Now bring to mind someone whom you know or know of who has inspired you or who has brought joy to your life. Recognize that just as you wish to be happy and successful, that benefactor shares the human desire to be met with encouragement, support, and appreciation. Repeat the phrases of Mudita, directing them towards your benefactor.

Just as I wish to learn to appreciate happiness and joy in life, may you too experience joy.

May you be full of appreciation for your happiness and success.

May your happiness and joy increase.

May you be successful and be met with appreciation.

Whenever the mind becomes lost in a story, memory, or fantasy, simply return to offering appreciation and gratitude to the benefactor. After a few minutes of this practice, let go of the image or felt sense of the benefactor, and return to directly experiencing the body and breath. Pay extra attention to your heart or emotional experience.

Then bring to mind someone whom you do not know well, someone who is neutral—someone you neither love nor hate. For this category, you might choose someone you don’t know, a person you passed on the street or in a store. With the understanding that humans share a universal wish to experience joy, start offering the neutral person appreciative phrases:

May your happiness and joy increase.

May the joy in your life continue and grow.

May you be successful and be met with appreciation.

After a few moments of sending appreciation to the neutral person, bring your attention back to your body and breath. Now expand the practice to include family and friends towards whom you may have mixed feelings—some loving and some judgmental:

May your happiness and joy increase.

May the joy in your life continue and grow.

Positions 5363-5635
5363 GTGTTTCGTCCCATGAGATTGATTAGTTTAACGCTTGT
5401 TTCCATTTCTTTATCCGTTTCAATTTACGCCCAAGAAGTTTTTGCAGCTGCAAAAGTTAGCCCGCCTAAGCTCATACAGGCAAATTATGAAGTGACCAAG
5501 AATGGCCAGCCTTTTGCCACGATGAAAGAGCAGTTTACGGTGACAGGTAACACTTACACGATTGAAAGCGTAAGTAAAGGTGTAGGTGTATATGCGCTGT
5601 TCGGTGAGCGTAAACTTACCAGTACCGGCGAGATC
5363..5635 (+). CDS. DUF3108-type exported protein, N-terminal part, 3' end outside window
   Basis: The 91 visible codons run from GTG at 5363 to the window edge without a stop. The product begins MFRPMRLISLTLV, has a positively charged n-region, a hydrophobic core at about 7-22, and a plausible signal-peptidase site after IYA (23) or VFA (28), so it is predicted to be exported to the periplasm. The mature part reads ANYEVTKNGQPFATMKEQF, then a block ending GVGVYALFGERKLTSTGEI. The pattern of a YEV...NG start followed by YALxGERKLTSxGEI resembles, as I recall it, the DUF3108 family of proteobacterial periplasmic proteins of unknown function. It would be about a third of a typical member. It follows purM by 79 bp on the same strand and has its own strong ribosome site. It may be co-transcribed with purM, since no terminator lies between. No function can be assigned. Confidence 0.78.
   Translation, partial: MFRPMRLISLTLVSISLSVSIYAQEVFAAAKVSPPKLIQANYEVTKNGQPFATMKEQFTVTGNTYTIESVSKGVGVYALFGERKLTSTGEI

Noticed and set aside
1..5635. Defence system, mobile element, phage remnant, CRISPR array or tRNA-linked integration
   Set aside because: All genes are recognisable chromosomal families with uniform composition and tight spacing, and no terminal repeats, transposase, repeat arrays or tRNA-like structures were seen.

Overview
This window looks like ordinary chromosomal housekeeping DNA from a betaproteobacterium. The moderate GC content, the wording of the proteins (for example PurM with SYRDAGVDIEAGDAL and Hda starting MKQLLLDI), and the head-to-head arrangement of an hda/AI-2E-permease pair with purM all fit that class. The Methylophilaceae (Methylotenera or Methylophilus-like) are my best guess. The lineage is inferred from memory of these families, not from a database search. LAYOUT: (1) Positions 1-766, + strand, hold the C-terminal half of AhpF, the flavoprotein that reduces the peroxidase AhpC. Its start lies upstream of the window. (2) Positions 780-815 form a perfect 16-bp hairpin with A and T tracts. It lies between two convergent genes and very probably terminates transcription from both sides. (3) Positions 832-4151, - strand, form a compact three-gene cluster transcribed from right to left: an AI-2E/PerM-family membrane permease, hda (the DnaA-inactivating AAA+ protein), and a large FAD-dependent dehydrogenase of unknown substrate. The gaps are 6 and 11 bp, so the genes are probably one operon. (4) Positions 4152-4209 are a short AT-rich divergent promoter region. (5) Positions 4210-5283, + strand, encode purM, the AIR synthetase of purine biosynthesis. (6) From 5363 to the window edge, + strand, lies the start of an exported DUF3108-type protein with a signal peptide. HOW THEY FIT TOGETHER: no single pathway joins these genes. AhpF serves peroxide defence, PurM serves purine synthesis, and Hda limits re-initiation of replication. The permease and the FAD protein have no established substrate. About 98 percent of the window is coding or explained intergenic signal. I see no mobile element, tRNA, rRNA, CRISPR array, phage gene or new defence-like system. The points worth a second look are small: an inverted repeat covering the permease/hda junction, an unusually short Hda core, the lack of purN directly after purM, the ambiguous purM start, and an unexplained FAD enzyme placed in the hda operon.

May you be successful and be met with appreciation.

After practicing this category for a while, shift your attention to your body and breath. Then expand the practice to include difficult people in your life and in the world—anyone you resent or are excluding from your heart. Recall that all beings wish to be met with appreciation and to experience joy—even those who are annoying, unskillful, violent, confused, and unkind. With a clear intention to free yourself from jealousy, fear, and ill will, choose as the recipient for Mudita phrases someone who is a source of difficulty in your heart or mind. As you meet this person with the same appreciative phrases, pay close attention to your emotional responses:

May your happiness and joy increase.

May the joy in your life continue and grow.

May you be successful and be met with appreciation.

After a few minutes of sending the phrases to a difficult person, expand the field of appreciation to include all those who are in your immediate vicinity. Gradually, expand the field to include everyone in our city and beyond, allowing the positive intention of meeting everyone with appreciation to spread out in all directions.

Imagine covering the whole world with these positive thoughts. Radiate gratitude to all beings in existence, including those being born and those who are dying. With a boundless, friendly intention, repeat the phrases of appreciative joy:

May your happiness and joy increase.

May the joy in your life continue and grow.

May you be successful and be met with appreciation.

After a few moments of sending Mudita to all beings everywhere, let go of the phrases and the imagery. As you return to sensing your body and breath, be aware of whatever sensations and emotions are now present. Whenever you are ready, let your eyes open and allow your attention to return to your surroundings.